A parliamentary standing committee is mandated to scrutinise the Budget and examine the bills referred to it by the chair. But the House rules do not say that all bills introduced in the House should be referred to the standing committee as a matter of course. This can’t be done because sometimes bills, mostly amendment bills that seek to alter an existing Act, may need to be passed urgently to handle a specific situation. In such situations, the chair has to respond to a request coming from the government and allow the bill to be passed without being referred to a standing committee. The chair must use his or her independent judgement before accepting such requests. For instance, Somnath Chatterjee, Speaker of the 14th Lok Sabha, refused such requests on a number of occasions and referred the bills to the standing committee. In addition, money bills, such as the Appropriation Bill and Finance Bill, are never referred to a standing committee or any other committee because these need to be passed within a specific time frame. Thus, the discretion about referring a bill to a standing committee justifiably rests with the chair, who makes a decision after considering all relevant factors. Therefore the number of bills that are referred to committees is not a direct indicator of the lack of concern from the chair or government. One must examine the bills that were approved without being referred to the committee to understand the pattern.
The practice of regularly referring bills to committees began in 1989 after government departments started forming their own standing committees. Prior to that, select committees or joint committees of the houses were only set up to scrutinise in detail some very important bills, but this was few and far between. The standing committees also started receiving more bills partly because they had a considerable amount of spare capacity for other work, given that their primary mandate was to scrutinise budget grants. The decision to shift more bills to the committees turned out to be a wise one since each bill that went through a standing committee invariably came out in much better shape.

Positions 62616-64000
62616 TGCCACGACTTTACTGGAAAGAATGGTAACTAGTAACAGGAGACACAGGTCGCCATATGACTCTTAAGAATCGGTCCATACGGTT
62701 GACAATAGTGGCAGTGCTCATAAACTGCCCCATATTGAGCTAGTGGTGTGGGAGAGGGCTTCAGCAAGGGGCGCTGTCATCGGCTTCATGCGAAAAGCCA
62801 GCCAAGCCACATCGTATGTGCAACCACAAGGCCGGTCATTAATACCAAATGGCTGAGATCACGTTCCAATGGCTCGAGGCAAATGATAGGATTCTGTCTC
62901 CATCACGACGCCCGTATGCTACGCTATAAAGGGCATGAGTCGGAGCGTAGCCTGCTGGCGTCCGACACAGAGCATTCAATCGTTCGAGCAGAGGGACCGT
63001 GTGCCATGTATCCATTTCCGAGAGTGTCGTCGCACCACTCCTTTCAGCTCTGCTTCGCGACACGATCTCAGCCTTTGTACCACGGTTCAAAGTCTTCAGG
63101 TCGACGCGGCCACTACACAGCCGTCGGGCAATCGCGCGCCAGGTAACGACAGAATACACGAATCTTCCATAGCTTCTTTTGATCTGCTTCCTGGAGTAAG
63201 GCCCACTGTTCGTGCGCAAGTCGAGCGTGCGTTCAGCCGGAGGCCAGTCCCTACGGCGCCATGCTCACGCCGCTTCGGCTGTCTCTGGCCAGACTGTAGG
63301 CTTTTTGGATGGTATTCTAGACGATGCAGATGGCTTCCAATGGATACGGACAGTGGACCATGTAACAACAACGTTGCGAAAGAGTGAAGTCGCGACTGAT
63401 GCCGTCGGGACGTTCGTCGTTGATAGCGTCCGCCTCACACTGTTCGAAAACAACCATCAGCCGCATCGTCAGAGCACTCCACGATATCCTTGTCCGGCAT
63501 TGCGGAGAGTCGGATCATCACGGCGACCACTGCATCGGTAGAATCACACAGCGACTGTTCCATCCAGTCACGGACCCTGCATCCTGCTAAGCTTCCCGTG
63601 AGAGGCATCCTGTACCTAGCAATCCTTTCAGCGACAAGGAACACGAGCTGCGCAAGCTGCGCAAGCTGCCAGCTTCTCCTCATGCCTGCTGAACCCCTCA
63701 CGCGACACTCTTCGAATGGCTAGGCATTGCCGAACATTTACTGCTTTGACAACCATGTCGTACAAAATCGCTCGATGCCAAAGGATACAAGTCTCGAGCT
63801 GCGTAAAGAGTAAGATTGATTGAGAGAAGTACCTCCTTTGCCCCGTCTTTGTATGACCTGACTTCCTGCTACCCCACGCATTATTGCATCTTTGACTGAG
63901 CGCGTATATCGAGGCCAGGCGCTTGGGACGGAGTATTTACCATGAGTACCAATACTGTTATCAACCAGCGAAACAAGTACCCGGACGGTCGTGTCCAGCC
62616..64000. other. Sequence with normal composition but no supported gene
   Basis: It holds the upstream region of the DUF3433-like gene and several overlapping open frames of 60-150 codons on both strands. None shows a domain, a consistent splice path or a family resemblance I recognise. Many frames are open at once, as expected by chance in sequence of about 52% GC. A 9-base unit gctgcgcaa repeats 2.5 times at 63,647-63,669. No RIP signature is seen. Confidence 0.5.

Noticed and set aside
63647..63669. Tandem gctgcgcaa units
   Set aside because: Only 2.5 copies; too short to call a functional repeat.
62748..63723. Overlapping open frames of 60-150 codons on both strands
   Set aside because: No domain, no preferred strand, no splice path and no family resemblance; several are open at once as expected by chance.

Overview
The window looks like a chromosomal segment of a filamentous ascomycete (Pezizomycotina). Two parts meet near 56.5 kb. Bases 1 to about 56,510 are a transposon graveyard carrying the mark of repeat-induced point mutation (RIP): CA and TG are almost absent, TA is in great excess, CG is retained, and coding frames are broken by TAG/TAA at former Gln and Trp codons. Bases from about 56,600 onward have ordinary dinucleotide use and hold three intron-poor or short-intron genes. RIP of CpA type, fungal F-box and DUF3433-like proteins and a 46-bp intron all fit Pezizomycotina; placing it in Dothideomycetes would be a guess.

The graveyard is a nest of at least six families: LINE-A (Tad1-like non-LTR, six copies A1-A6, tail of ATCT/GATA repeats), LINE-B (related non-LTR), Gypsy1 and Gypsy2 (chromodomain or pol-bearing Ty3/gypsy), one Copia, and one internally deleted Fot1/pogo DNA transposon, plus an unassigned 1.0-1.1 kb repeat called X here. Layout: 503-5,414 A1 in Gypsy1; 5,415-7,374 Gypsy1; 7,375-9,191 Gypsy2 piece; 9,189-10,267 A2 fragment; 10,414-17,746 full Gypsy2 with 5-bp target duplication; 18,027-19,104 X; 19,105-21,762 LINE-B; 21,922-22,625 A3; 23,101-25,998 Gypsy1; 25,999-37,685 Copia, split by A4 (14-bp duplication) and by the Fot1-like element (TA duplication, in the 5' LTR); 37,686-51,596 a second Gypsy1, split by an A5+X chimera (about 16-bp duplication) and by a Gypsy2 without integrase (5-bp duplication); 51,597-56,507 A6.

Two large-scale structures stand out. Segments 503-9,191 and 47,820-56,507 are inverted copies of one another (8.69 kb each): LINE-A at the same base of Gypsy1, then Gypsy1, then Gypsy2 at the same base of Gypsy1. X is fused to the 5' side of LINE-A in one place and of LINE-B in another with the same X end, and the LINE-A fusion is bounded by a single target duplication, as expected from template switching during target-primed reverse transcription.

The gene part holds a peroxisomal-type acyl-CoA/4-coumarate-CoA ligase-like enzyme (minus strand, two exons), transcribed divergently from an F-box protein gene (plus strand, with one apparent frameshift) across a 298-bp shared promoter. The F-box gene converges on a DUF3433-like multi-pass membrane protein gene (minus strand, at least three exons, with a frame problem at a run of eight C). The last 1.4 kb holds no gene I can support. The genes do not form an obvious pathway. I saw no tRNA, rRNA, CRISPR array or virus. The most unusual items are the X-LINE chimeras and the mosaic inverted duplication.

Reservoirs of information
Standing committees are the parliament’s principal instrument to ensure executive accountability, which is central in a representative democracy. Therefore, the structure of a committee, its mandate, the rules and directions governing it, the conventions it follows, the effectiveness of the overall control of the speaker and the chairman on these committees among factors warrant close examination. Such an examination would necessarily involve studying and analysing a vast amount of data, but would undoubtedly contribute a great deal to our information on parliamentary systems.
British parliamentary history demonstrates that such committees have existed there in some form or another since the 14th century. Perhaps the committee system originated with the ‘triers and examiners of petitions’ – they were individual members selected for drawing up legislations to carry into effect citizens’ prayers that were expressed through petitions. By the middle of the 16th century, a stable committee system had come into existence. The British parliament can legitimately be proud of the fact that it has a very powerful network of committees to ensure executive accountability.